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Tony Messenger: Homeless veterans have a new option for shelter in St. Louis

St. Louis Post-Dispatch - 12/4/2023

Dec. 4—ST. LOUIS — A gentle rain fell as the man clad in a camouflage jacket walked his dog.

Behind him was a picturesque scene that could have come from the Jim Carrey movie "The Truman Show": homes of nearly identical style with wide sidewalks, flower beds and American flags flying from the porches.

But this wasn't a Hollywood snapshot of suburbia. It was on North Grand Boulevard, in the Jeff-Vander-Lou neighborhood. And the homes weren't standard size. They are tiny homes, no larger than 320 square feet.

Welcome to the Veterans Community Project, the newest entry in the battle against homelessness in St. Louis.

Last month, just before winter weather started in earnest, the first six units were opened. They couldn't have come at a better time. Homelessness among veterans is on the rise in the St. Louis region and across the nation. There were more than 1,000 known veterans who were homeless last year in Missouri and Illinois, with nearly 250 in the St. Louis region, according to the Veterans Administration's Hope Recovery Center.

The Veterans Community Project in St. Louis is the second such village in Missouri, with the first opening in Kansas City, where the nonprofit was formed. Similar villages are being built in Colorado, Wisconsin, Oklahoma, South Dakota and Arizona.

In St. Louis, plans call for 50 tiny homes and a community center where veterans can meet with case managers and learn about services to escape the cycle of homelessness that brought them here in the first place.

"It's overwhelming to figure out what services are out there," says Rebecca Tallman, the executive director of the village. "Our goal is to be a hub, to connect people with the correct services they need."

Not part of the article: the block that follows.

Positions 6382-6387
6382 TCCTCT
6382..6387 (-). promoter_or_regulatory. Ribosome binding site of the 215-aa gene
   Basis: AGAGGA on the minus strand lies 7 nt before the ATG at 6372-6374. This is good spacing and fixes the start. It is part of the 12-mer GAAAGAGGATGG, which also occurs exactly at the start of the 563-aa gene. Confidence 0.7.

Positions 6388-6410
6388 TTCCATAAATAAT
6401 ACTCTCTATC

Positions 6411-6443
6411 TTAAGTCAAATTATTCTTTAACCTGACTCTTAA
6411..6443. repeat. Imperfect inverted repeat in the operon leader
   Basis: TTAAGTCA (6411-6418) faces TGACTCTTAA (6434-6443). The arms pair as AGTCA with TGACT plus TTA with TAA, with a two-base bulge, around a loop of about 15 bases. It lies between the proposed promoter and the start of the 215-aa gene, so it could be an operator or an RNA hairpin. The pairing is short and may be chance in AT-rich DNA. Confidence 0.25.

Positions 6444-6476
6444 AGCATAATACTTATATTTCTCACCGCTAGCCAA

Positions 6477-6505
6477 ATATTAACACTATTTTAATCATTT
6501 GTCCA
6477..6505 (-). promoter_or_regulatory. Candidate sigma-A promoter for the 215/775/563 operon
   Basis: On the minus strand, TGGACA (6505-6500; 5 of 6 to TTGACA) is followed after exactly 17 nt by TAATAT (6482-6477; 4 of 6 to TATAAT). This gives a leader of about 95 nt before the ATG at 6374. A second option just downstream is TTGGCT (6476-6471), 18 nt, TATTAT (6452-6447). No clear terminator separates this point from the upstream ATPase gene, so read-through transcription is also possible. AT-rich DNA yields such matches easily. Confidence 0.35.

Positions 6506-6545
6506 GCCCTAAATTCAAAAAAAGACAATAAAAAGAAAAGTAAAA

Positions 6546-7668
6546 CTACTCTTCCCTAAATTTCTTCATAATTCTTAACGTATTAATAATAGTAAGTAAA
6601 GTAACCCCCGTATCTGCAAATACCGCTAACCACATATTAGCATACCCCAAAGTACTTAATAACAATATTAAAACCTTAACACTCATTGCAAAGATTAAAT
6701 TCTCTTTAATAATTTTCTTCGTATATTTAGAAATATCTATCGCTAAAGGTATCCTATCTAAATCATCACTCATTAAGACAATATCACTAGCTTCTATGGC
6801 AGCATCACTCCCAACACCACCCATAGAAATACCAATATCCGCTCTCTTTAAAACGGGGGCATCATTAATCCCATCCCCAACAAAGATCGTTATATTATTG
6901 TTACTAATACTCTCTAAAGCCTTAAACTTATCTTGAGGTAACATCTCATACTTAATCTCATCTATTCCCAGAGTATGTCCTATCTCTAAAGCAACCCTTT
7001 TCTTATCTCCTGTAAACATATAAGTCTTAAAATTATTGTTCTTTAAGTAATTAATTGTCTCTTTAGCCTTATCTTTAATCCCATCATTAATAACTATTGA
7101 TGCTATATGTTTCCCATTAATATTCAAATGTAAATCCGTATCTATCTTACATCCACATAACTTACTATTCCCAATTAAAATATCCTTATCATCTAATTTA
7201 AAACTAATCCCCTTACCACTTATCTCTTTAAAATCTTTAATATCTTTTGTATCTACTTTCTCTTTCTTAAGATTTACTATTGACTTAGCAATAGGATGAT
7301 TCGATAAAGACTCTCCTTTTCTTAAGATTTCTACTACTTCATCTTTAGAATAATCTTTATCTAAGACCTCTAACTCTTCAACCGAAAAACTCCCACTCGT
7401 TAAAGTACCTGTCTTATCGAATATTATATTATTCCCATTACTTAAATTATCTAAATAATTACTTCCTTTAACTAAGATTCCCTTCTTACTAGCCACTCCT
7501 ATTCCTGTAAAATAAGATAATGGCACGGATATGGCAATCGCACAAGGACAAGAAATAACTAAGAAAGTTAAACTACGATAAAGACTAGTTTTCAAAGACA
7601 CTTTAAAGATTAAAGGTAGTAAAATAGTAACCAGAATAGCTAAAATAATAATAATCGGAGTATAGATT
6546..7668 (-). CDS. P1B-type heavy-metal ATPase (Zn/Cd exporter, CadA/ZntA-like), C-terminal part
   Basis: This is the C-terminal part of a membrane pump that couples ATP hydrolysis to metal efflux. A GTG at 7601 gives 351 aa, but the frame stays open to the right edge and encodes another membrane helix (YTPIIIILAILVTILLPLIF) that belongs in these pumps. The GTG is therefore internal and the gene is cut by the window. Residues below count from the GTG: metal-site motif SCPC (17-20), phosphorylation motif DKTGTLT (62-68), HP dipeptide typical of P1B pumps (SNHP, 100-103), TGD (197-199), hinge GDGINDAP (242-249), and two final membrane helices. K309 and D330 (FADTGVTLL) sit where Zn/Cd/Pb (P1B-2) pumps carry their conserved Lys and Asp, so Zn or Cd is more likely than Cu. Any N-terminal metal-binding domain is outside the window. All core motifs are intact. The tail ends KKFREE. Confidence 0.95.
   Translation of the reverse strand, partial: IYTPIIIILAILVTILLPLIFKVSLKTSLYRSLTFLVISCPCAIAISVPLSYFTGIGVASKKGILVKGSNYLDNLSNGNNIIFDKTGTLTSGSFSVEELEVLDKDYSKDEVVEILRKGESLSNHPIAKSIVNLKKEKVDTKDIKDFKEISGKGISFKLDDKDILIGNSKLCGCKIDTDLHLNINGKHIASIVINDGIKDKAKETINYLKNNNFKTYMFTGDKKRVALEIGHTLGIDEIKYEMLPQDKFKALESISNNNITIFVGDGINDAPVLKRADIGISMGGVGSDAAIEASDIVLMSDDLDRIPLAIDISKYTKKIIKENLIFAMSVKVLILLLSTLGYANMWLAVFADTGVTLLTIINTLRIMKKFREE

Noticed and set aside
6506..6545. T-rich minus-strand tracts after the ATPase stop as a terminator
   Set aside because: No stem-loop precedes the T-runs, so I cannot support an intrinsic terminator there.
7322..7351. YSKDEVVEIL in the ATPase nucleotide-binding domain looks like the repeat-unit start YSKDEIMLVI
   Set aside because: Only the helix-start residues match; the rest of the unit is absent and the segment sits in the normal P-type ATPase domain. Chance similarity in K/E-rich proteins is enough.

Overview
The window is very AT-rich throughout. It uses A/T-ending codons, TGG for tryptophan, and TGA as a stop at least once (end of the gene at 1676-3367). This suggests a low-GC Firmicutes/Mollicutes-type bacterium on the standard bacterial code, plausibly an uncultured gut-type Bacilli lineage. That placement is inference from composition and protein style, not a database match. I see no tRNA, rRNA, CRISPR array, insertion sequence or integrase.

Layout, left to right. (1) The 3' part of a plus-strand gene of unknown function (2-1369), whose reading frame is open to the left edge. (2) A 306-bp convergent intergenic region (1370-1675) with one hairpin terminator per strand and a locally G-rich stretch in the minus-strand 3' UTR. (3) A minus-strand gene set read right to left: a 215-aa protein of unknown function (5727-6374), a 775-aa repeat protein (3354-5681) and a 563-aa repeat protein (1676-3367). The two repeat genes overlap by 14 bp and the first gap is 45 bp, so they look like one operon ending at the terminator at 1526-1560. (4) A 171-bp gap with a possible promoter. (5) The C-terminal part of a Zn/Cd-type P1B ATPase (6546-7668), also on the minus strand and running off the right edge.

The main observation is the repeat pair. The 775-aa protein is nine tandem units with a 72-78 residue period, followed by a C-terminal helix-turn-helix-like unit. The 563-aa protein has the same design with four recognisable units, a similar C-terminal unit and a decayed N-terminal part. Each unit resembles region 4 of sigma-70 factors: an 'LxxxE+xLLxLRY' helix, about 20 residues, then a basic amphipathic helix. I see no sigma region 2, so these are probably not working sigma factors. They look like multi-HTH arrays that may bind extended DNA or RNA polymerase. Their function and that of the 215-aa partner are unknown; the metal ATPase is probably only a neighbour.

The village reflects the challenges for people who find themselves on the streets, or in their cars, or couch-surfing with friends and family. Sometimes it's an eviction or a mental health crisis that spurs the need for shelter. For veterans, it's often a difficult transition from military life to civilian life. Many also struggle with trauma from serving in combat.

"You go from being a part of a family to not being one," says Tallman, a 20-year Air Force veteran. "All of a sudden, one day, you are no longer needed."

When it comes to homelessness, the folks who need emergency shelter often draw the most attention, particularly in the winter. But the Veterans Community Project is helping address another key part of the system: transitional housing. In the village, veterans can live for several months — or more than a year — as they work to secure medical care, mental health services, help for addiction or the resources to move into permanent housing.

Nearly half of the beds for unhoused people in the St. Louis region are in transitional housing, as compared to shelters. But there's a need for more in all parts of the system, from shelters to permanent housing, as well as more services to help keep people off the streets.

Like many nonprofits in this space, the Veterans Community Project is raising private money. It's about halfway to its capital campaign goal of $12.8 million for the St. Louis village.

On the day I visited, volunteers were busy in the outreach center organizing food and other donations, such as clothing and bedding. Some of those items are available to veterans who walk in from the street, even if they don't end up living at the village.

This is the type of hard work performed nearly every day to battle homelessness in the city and county. Dozens of churches, nonprofits and government agencies work to keep our neighbors off the street, or to feed and clothe them when they have nowhere else to go.

"Veterans are twice as likely as other population groups to end up homeless," Tallman says.

Some will end up at the Veterans Community Project, by themselves, or with dogs, or with an entire family. They will take the steps to end up back in a home.

"Each one of them has a different story," Tallman says, "a different path that gets them to that place."


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